Must buyers beware?After closing the Buyers discovered significant rot, pest infestation and other problems
Nigel and Kathleen Douglas were looking for a house to buy, maybe something they could put a little money and effort into to bring it up to decent condition, and then rent it out or use it themselves.
They found such a house in the Blaine area, and their offer of $189,000 was accepted by the Sellers, Terry and Diane Visser.
The Vissers had purchased the house two years earlier, and had renovated a bathroom, repaired portions of rot, and made further miscellaneous repairs, and had now put it up for sale.
Before closing, the Buyers obtained at least two independent inspections of the house and were informed that there were areas of rot and decay that were of undetermined extent, evidence of roof leaks, and other concerns that would have to be attended to.
The Sellers provided to the Douglas’s a Form 17 Disclosure Statement, a form used in Washington that over several pages requires a seller to answer “yes,” “no” or “don’t know” to questions about the condition of the property.
Terry and Diane either said “don’t know” or simply left many questions unanswered.
The Buyers asked for additional information from the Sellers, but never got it and the Buyers elected to complete the purchase anyway.
I suspect you know what happened next and indeed after closing the Buyers discovered significant rot, pest infestation and other problems never disclosed to them and so pervasive that it would be cheaper to tear the house down and start over rather than attempt repairs.
The Buyers sued the Sellers for fraudulent concealment for this expense to tear down and rebuild and testimony at trial indicated that some of the “repairs” actually appeared to be attempts to cover up defects and that may be why many defects were not readily apparent in the original inspection.
Testimony at trial also established that the Sellers knew the problems with the house were extensive; that they had themselves abandoned repair efforts and decided to get out.
One workman testified he had trouble finding wood that would hold a nail because it was all so rotted.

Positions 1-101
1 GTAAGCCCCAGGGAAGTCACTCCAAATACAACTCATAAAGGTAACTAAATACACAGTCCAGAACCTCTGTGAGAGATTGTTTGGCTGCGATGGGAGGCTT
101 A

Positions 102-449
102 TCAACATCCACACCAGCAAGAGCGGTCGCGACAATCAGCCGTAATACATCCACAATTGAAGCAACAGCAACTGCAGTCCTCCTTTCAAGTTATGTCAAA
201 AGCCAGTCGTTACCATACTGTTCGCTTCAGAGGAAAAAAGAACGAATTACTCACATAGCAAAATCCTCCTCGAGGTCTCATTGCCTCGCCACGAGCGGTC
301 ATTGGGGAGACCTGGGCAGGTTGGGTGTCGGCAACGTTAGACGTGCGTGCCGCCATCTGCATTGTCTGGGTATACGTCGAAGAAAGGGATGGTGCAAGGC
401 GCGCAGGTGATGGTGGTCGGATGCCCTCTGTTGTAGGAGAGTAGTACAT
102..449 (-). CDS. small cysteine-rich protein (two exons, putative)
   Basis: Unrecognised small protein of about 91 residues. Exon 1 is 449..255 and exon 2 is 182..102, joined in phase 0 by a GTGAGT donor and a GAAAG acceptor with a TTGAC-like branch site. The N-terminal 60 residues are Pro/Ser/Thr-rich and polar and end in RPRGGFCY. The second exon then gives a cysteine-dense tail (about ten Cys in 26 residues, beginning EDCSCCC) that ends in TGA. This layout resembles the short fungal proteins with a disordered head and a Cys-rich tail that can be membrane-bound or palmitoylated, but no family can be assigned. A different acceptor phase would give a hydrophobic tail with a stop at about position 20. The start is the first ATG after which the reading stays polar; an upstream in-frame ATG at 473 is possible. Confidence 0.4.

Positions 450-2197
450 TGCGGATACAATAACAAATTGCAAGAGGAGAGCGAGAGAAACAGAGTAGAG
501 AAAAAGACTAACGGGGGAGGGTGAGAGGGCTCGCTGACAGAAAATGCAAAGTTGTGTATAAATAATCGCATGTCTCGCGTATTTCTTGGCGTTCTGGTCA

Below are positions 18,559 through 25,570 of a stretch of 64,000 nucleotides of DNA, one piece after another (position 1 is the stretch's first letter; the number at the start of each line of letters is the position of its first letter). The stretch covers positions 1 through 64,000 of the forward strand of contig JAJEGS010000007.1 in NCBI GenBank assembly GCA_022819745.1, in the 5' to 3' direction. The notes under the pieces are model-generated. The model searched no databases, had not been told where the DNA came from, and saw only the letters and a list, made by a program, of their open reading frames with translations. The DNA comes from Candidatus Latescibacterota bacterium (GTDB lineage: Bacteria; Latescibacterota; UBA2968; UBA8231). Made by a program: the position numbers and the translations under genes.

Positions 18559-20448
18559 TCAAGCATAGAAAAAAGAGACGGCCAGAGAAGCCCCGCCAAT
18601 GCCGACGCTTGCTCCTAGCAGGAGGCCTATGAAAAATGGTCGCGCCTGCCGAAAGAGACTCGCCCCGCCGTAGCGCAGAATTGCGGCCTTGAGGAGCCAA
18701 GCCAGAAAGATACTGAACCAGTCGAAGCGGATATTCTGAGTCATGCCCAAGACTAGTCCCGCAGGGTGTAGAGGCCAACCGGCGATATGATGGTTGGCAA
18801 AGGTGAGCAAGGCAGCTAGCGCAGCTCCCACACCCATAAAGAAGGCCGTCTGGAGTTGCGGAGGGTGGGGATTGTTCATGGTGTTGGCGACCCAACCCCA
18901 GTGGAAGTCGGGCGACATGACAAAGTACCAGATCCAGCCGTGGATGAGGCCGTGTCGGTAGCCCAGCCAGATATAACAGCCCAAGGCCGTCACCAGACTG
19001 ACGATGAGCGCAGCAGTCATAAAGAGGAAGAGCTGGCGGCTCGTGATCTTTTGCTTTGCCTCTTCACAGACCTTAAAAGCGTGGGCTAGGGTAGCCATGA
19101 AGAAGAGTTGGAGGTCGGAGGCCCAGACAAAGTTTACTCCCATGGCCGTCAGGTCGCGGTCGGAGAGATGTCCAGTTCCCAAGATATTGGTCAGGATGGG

The trial court found for the Buyers, determined that the Sellers had knowledge of the significant defects, made superficial repairs and had concealed structural damage and awarded the Buyers a total of nearly $200,000. But the story does not end there.
The Court of Appeals recently overturned this award from the trial court and the Buyers were left with nothing.
Buyers were ordered to pay the attorney’s fees of the Seller. How can this be, you ask.
The answer is that the Court of Appeals applied the clear law in Washington that once a buyer discovers evidence of a defect, they are on notice and have a duty to make further inquiries.
Buyers, once informed of the general nature of the condition of a house, have a duty to conduct further investigation, or else accept the consequences of foregoing that additional investigation.
Buyers cannot succeed in a lawsuit against a seller simply because the extent of a defect is greater than anticipated, even when magnitudes greater.
Buyers do not have to perform exhaustive invasive inspection, or endlessly assail a seller with further questions, but they do have to make further inquiries or at trial show that further inquiry would have been fruitless.
There is some evidence, the Court said, that the Buyers made inquiries, but they did not pursue them after the inspections, and there was no evidence that such further inquiry would have been fruitless.
Only when a buyer could not have uncovered the true condition of property will such duty of the buyer be excused.
The Buyers here simply gave in, settled for the information that they had, and decided to complete the purchase.
The Seller’s conduct may have been reprehensible, and they may have had much information that the Buyers wish had been disclosed, but it was the Buyer that chose to go forward.
As an earlier court in a similar case said, “the law in Washington balances the harshness of the former rule of caveat emptor with the equally undesirable alternative of the courts standing in loco parentis to parties transacting business.”
That is to say, a balance between “catch me if you can” and “here, let me do this for you.” So, Buyer beware.
Get a good Realtor, get a good lawyer, and realize the limits on a court’s willingness and ability to protect you if you won’t protect yourself.
This article is for informational purposes only and not for the purpose of providing legal advice. You should contact your attorney to obtain advice with respect to any particular issue or problem. Publishing this article does not create an attorney-client relationship between the author and any party. The opinions expressed in this article are the opinions of the individual author and not of any other person or entity.